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Hello Goodbye: The Spaniard’s Impressions of the US

15 Sep

Welcome to Massachusetts Little Spaniard!

The first time my boyfriend husband visited the US was last summer. He came for three weeks and it was the longest he’d ever been away from home. Luckily, he also came with an open mind, doubting that the images and stereotypes he’d seen in movies could possibly all be true, and was actually surprised to see that some really were (high school prom, red solo cups, beer pong tournaments…) But last summer was a whirlwind. In three weeks we visited over ten different cities and stocked our wardrobes at different outlet malls. We practically force fed ourselves to make sure to “try everything” and managed to gain about 10 pounds each!

This summer was different. Alejandro and I were in the US for three months, exactly eighty-eight days as to not overstay his ninety-day tourist status. Besides the initial wedding related tasks we didn’t have any set plans. As my last post details, we had a great and busy summer—we were very lucky see many amazing people and places. But three months is a long time… enough, I believe, to really get a feel for the living in the US (or, specifically, Massachusetts). I was curious what Ale thought about the experience, and if, honestly, he’ll miss anything about my home country.

So here, bored in Newark International Airport, I’m going to ask him some questions about the good old US of A, a country I both praise and criticize, run away from and then terribly miss. Will I regret his honestly? Let’s see…

Before coming here for the summer what were you most excited about?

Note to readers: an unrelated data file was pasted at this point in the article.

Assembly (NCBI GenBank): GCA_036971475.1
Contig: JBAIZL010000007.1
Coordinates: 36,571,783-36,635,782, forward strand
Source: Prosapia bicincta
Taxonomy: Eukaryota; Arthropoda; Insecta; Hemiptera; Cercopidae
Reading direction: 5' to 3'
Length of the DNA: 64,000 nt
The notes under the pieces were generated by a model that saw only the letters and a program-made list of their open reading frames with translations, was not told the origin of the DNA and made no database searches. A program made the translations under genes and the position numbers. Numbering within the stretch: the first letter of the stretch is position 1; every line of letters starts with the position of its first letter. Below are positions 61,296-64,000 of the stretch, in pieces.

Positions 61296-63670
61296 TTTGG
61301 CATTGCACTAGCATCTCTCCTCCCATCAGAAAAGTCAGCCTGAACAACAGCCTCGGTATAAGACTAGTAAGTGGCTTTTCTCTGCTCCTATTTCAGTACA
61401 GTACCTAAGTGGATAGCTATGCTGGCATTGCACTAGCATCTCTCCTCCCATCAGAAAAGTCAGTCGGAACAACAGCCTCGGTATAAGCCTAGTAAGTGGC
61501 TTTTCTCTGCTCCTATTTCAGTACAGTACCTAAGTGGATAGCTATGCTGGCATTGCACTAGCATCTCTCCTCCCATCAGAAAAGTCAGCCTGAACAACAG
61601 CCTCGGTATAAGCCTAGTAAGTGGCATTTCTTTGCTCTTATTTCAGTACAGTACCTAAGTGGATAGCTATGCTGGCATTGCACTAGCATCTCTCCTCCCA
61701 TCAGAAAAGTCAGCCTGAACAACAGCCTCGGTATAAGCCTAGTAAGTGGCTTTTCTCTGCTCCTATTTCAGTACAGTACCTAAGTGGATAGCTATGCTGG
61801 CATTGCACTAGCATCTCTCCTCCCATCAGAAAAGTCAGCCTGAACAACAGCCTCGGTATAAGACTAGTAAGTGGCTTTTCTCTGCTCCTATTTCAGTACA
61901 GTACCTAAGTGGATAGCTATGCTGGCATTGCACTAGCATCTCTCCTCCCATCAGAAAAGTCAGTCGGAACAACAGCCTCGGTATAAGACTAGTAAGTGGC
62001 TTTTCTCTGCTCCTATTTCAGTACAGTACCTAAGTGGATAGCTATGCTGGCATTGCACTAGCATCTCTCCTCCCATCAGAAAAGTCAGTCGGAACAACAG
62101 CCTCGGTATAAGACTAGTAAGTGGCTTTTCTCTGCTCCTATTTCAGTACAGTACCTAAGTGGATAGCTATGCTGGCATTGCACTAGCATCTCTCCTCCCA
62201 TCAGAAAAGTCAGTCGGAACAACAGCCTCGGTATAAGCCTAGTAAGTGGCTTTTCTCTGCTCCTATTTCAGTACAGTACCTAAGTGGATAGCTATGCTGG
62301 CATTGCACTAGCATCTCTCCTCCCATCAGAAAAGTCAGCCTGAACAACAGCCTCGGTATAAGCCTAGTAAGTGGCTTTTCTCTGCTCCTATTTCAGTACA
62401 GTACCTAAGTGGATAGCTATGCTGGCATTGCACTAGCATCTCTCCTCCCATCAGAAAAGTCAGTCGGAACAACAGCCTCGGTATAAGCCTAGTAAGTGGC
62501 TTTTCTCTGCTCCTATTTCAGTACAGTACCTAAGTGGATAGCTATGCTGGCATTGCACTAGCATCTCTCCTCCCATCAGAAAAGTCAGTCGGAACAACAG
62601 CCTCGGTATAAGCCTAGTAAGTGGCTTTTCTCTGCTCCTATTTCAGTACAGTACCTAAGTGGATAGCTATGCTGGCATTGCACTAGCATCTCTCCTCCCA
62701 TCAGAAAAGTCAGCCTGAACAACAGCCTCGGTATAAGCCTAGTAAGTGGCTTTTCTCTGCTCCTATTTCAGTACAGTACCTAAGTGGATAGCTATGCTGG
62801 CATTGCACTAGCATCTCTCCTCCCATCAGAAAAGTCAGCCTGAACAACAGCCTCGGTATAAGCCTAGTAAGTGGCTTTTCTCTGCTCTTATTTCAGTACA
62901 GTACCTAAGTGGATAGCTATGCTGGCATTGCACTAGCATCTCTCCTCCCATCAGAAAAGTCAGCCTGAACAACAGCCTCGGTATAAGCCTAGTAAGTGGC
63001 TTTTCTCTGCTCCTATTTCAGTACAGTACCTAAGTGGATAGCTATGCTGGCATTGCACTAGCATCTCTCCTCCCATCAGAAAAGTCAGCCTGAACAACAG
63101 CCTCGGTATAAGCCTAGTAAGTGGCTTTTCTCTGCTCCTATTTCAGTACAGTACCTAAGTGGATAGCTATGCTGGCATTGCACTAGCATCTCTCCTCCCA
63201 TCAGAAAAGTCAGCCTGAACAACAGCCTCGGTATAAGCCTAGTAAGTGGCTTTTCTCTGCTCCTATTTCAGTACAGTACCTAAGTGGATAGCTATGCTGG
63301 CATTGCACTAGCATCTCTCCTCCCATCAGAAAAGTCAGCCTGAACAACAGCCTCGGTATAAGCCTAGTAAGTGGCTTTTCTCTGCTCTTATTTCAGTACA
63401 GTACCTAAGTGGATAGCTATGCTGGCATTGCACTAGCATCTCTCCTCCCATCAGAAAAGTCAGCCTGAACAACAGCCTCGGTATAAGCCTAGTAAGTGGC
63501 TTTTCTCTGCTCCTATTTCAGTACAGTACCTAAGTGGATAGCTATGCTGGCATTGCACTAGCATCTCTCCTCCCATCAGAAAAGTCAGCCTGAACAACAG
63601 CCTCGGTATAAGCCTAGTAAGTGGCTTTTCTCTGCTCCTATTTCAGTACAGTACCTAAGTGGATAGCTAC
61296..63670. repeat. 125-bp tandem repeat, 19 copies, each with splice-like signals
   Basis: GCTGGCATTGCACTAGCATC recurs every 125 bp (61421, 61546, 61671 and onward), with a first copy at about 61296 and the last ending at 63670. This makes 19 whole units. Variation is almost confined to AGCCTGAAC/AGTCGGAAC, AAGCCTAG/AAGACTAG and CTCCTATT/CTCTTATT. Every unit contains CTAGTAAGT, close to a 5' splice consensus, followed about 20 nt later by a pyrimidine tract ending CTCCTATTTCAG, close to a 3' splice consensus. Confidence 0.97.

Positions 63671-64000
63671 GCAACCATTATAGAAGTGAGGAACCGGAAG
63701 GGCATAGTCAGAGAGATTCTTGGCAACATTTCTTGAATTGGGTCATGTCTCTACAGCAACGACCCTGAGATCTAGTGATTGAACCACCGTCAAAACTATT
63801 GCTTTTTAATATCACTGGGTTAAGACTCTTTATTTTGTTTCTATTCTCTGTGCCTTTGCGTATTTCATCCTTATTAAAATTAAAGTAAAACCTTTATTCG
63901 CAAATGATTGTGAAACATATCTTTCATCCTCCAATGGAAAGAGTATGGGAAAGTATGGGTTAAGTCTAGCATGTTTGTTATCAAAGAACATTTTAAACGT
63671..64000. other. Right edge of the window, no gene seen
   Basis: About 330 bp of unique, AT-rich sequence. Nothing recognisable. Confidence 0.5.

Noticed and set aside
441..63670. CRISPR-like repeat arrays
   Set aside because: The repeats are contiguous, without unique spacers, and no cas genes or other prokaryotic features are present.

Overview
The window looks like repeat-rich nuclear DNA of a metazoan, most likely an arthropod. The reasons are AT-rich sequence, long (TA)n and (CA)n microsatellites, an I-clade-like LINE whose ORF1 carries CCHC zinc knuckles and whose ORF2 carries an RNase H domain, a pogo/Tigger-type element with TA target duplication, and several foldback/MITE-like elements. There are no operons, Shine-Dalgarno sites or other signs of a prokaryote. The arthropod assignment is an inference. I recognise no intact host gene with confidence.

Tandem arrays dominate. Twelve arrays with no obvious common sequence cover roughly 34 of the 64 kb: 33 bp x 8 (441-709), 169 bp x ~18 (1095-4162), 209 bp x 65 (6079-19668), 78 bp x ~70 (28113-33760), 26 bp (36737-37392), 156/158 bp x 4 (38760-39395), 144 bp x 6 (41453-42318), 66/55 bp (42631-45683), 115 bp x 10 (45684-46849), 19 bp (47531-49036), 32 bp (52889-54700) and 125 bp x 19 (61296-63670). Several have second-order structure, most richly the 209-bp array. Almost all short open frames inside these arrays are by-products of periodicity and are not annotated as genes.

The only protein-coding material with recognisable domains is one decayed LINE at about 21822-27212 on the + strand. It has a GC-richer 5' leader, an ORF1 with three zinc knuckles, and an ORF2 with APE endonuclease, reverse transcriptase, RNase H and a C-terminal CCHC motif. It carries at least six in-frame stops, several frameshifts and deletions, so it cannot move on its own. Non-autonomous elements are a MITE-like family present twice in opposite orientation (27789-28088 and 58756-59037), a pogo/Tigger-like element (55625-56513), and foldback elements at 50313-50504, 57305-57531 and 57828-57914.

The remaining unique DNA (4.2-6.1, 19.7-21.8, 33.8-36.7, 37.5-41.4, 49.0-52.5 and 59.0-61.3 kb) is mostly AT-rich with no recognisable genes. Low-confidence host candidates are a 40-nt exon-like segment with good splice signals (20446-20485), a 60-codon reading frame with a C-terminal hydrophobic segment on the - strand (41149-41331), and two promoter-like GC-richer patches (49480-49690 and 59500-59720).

I’d say was most excited about getting married and getting to know the culture of the US.

What were you afraid of?

I was scared of getting bored there, of not being able to communicate enough and of people misunderstanding me.

What did you find you missed most from Spain beside family and friends?

I didn’t miss much… it was only three months! If anything the weather, the beach, the tapas bars, and maybe staying out late because in Spain people usually stay out much later (probably because of the weather)!

Did anything shock you about American culture?

The patriotism. I think American people are prouder of their country and they show that in many ways: 4th of July, the national anthem at sports games… Also the consumerism. You can definitely see that here. People buy many things that they don’t actually need since they have the opportunity to get them at such a cheap price. I thought that here everything was going to be more expensive than in Spain but, although the quality of life here is higher, it’s still easy to find cheap products.

What’s something Spain could learn from the US?

Businesses could learn how to offer better customer service with or without raising their prices. They would make more profits this way. People could also learn to be more respectful towards other cultures. At least in Massachusetts (which is the only state I know) people are really accepting of other cultures.

And vice-versa?

The US could make better public transportation options and should work to make cities more energy efficient.

What were the best foods you tried in the US?

Hmm… what come to mind are clam chowder, eggs benedict, and homemade burgers, but I’m sure I tried other things I loved and just don’t remember!

Were there any American stereotypes you found to be either very true or very false?

The idea that American people are cold is false. American people were so friendly once you knew them and so polite if you didn’t. It is true that Americans are consumerists. People are always buying! It’s also false that Americans don’t know how to eat… American’s love food so they have much more variety and options.

What are you going to miss about the summer?